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Economic Forecasts

Inflation Will Rise This Year

Kiplinger's latest forecast on inflation


GDP 2.9% pace in '18, up from 2.2% in '17 More »
Jobs Unemployment rate down to 3.8% by end '18 More »
Interest rates 10-year T-notes at 3.0% by end '18 More »
Inflation 2.5% in '18, up from 2.1% in '17 More »
Business spending Up 4% in '18, spurred by expanded tax breaks More »
Energy Crude trading from $55 to $60 per barrel in April More »
Housing Existing-home sales up 1.0%, new-home sales up 7.5% in '18 More »
Retail sales Growing 4.7% in '18 (excluding gas) More »
Trade deficit Widening 5%-6% in '18 More »

Inflation will be 2.5% in 2018, greater than 2017’s 2.1% pace, reflecting both higher gasoline prices and higher prices in general. A surge in crude oil prices guarantees that gasoline prices will provide the main boost to 2018’s inflation rate, but increased prices for other goods and services will contribute, too.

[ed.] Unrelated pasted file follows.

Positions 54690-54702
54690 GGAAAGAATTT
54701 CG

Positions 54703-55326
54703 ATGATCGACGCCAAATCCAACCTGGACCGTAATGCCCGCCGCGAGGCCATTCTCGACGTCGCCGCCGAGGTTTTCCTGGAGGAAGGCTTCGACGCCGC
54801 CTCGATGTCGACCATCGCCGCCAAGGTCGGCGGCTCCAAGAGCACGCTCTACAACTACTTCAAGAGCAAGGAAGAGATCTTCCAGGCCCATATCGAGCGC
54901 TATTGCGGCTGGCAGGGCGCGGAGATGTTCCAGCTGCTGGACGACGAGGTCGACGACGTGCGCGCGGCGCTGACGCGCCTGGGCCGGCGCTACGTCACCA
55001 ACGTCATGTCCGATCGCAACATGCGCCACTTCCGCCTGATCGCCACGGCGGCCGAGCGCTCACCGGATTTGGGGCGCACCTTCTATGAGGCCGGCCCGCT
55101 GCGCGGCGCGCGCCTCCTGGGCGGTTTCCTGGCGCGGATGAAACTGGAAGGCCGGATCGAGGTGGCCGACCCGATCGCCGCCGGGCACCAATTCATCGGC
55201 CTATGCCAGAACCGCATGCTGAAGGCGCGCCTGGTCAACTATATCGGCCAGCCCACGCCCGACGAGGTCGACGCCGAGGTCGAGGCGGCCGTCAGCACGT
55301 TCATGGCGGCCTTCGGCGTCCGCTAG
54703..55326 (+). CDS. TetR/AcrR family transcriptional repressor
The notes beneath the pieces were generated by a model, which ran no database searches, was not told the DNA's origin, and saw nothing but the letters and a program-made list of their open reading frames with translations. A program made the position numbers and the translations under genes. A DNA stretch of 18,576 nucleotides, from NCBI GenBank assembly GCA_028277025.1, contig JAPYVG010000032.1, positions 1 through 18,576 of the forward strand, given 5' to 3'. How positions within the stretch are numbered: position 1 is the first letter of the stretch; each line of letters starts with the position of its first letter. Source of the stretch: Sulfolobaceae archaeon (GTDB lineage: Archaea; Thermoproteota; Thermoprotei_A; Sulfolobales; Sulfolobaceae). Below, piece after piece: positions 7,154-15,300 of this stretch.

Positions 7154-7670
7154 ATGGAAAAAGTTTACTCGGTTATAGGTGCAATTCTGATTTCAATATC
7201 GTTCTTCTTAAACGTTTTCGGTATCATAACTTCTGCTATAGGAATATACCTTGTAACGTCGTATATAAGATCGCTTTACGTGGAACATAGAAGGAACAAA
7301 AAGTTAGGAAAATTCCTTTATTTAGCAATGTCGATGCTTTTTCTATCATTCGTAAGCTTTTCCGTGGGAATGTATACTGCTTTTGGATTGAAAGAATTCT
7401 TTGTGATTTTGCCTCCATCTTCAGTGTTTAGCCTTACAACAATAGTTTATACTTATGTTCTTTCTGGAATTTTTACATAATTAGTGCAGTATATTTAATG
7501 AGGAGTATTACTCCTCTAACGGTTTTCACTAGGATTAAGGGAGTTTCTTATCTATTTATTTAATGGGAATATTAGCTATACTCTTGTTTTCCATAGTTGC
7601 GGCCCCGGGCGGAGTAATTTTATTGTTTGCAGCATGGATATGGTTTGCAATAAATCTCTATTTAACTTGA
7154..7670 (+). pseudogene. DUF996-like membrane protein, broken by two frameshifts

Nonenergy prices will grow 2.1%, compared with last year’s 1.7%. As the economy picks up, so does inflation. Housing will likely cost 3.5% more in 2018, compared with 2017’s 3.2%; medical care will go up 2.6% versus 1.6% in 2017; and all other services will cost 2.6% more, compared with 1.8%. Food prices will likely increase at a rate close to 2017’s 1.6%.

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December’s prices rose 0.1% as energy prices eased temporarily. Vehicles cost more as people continued replacing hurricane-damaged cars and trucks. Americans had to pay more for shelter as well, probably because low housing inventory boosted home prices and rents. Medical-care costs rose little as doctors’ offices are still having trouble maintaining fee increases. Apparel prices headed down again, and airfare continued easing.


Higher inflation means that the Federal Reserve will keep boosting interest rates. The Fed is expected to impose three hikes in 2018. The central bank sees inflation running close enough to its 2% target to gradually bump up interest rates to a more typical range, after keeping rates extraordinarily low after the Great Recession.

SEE ALSO: Print-Ready Consumer Price Index Chart

Source: Department of Labor, Inflation Data